Down in the city I woke up to feeling the quake, but honestly it didn't feel very severe so I went back to sleep.
So should I tell you both off since I have a 5-digit UID?
Fingerprints are a great way to ID someone, but not for passwords.
The only major concern I have is battery life. You don't see any figures from the manufacturers or the hypervisor companies (aka. VMware) as to what this will do to the already short battery life of a smart phone that is heavily used. Additionally, what incentive does a customer have to buy a device that supports this? Granted a company could prefer one or the other, but the days of "You own X device or Y device only (ie. Blackberry - no iPhone)" are over and it defeats the purpose of BYOD.
The only workloads that you can't really virtualize tend to be things like OS/400, but that is where things like LPARs can come in OR workloads that do a lot of privileges calls to the CPU or a specific instruction set. Also there are a slew of non-technical reasons I've seen like in Healthcare or Pharma where a specific machine is written into a specification for drug manufacturing or such.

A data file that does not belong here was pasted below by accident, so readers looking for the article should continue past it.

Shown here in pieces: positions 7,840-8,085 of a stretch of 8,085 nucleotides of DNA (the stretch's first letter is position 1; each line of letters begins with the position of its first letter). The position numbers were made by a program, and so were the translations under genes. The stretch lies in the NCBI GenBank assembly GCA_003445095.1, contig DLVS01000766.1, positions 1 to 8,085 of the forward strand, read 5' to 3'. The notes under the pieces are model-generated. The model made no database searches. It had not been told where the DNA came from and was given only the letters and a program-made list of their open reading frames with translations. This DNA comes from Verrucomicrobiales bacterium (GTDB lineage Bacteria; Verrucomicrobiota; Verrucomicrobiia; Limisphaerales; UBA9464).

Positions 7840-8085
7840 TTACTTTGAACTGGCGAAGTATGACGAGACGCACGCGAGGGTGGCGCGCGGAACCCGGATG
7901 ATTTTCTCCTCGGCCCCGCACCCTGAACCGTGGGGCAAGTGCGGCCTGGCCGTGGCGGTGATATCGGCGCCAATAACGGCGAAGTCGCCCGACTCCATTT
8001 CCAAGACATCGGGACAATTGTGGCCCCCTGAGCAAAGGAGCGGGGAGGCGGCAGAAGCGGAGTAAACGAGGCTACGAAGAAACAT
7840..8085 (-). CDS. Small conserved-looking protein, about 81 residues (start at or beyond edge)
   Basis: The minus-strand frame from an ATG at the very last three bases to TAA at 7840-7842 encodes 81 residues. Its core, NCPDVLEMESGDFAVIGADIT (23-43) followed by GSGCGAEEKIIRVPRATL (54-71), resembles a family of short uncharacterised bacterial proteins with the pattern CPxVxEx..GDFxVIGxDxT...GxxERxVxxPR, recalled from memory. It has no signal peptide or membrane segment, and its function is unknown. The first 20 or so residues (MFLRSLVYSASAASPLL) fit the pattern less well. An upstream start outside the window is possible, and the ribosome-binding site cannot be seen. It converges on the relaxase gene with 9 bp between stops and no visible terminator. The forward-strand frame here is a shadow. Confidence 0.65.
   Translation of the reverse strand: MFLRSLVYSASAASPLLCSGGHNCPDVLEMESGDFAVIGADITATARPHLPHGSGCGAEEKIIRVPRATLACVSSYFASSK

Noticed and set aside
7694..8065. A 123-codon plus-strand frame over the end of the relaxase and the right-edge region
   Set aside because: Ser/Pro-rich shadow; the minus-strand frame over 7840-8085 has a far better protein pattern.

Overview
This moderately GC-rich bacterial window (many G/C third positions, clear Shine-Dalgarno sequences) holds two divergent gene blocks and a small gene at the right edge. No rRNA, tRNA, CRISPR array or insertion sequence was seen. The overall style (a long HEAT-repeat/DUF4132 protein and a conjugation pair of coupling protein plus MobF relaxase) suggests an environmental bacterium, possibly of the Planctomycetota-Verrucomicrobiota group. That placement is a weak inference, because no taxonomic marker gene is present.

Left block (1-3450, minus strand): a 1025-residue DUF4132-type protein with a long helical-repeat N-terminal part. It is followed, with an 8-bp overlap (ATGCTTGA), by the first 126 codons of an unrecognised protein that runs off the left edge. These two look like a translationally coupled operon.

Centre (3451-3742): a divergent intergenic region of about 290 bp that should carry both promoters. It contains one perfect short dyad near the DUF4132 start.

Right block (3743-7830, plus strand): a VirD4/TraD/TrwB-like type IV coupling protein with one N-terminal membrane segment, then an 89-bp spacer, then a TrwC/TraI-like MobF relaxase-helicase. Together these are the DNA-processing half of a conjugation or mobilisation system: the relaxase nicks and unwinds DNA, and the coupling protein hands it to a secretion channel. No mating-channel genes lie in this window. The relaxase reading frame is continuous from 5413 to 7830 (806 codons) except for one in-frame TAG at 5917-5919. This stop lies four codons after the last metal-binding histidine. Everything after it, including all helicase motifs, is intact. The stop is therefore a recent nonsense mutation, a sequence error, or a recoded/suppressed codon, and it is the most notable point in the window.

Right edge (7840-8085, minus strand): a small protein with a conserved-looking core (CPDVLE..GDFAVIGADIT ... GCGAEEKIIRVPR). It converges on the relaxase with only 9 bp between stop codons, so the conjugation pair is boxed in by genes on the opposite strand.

Even still there really aren't any workloads you can't virtualize and realize some sort of benefit from. Even those with high requirements for CPUs or Memory hogs can be virtualized. It's not always the best financial decision from the hardware cost and licenses, but most organizations benefit then from the ability to move the VM from one physical host to another to avoid downtime and easier backups. Having worked on a lot of the largest VMware deployments out there, I've yet to find an application we can't virtualize for some gain in performance (newer hardware) or get better resiliency (less downtime, easier backups, HA features outside of the OS).